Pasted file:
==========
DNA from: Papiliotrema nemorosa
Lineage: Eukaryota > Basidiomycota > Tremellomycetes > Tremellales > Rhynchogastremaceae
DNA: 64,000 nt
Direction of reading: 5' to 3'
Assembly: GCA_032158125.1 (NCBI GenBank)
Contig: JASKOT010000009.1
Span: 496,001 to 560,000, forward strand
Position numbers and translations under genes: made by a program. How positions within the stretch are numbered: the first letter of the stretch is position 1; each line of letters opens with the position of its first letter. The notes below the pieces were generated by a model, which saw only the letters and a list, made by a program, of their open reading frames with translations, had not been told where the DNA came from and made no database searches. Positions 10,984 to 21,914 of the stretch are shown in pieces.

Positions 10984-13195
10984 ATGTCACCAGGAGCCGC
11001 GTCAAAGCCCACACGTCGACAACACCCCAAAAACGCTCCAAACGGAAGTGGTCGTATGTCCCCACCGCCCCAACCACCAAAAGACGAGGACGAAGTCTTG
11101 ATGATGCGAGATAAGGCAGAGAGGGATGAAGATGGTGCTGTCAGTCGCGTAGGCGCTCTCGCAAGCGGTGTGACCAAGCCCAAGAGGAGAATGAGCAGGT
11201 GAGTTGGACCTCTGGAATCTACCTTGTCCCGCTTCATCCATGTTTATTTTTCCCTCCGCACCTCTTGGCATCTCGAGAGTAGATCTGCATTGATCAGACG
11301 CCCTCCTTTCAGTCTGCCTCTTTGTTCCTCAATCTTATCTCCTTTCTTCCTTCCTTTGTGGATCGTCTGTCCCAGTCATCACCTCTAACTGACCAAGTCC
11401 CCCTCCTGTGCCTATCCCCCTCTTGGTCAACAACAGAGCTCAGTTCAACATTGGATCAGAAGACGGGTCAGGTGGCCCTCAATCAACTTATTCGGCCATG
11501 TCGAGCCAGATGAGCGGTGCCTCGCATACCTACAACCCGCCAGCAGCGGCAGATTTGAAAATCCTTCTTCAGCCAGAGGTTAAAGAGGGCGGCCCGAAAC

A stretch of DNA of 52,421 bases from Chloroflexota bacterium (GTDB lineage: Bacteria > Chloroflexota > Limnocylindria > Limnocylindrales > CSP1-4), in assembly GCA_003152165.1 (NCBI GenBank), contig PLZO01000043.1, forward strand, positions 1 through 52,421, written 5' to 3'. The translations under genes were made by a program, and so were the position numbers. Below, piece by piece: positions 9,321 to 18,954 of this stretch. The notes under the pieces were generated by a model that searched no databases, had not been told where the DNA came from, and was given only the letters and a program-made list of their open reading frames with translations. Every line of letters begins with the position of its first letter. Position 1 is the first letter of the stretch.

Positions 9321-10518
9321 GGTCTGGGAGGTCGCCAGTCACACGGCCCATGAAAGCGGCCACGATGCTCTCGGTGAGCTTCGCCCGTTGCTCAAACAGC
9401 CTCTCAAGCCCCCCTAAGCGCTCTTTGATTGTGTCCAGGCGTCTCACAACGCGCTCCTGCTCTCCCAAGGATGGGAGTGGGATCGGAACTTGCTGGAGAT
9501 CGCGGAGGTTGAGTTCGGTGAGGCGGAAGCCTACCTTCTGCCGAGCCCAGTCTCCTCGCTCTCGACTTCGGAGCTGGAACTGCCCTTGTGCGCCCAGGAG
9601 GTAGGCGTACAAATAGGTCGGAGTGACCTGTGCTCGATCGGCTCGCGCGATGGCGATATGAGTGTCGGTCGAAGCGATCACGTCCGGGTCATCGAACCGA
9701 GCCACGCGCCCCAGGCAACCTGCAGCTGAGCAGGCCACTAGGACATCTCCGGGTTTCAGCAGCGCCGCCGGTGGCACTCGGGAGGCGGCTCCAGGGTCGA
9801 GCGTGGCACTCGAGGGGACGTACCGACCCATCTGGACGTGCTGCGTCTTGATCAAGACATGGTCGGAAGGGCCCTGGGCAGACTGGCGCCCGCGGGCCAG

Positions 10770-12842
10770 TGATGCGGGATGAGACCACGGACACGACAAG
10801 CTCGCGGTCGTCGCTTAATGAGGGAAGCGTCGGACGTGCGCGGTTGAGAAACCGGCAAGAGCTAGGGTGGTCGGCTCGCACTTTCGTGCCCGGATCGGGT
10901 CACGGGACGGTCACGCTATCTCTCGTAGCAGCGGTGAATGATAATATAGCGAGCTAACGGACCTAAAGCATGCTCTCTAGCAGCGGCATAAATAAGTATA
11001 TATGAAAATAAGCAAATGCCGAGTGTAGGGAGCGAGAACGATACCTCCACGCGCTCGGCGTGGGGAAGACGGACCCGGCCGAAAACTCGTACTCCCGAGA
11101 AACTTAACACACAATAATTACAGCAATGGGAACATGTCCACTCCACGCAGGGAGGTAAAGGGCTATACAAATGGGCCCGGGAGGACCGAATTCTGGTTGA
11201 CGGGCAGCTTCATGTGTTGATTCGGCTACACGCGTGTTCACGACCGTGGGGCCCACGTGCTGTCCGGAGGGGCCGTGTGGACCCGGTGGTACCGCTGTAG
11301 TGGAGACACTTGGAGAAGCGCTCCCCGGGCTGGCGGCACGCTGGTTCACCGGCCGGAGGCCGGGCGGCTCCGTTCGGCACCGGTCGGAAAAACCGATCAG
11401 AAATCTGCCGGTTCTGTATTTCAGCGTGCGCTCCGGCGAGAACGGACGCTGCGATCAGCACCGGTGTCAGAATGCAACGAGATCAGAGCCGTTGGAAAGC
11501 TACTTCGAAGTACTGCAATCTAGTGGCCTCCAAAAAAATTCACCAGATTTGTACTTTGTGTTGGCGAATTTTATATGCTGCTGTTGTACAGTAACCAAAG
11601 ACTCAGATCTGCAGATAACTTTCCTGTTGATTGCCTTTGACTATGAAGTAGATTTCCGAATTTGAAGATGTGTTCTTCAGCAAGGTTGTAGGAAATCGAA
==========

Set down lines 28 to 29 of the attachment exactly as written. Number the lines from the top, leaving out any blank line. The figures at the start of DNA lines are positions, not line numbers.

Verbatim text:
10901 CACGGGACGGTCACGCTATCTCTCGTAGCAGCGGTGAATGATAATATAGCGAGCTAACGGACCTAAAGCATGCTCTCTAGCAGCGGCATAAATAAGTATA
11001 TATGAAAATAAGCAAATGCCGAGTGTAGGGAGCGAGAACGATACCTCCACGCGCTCGGCGTGGGGAAGACGGACCCGGCCGAAAACTCGTACTCCCGAGA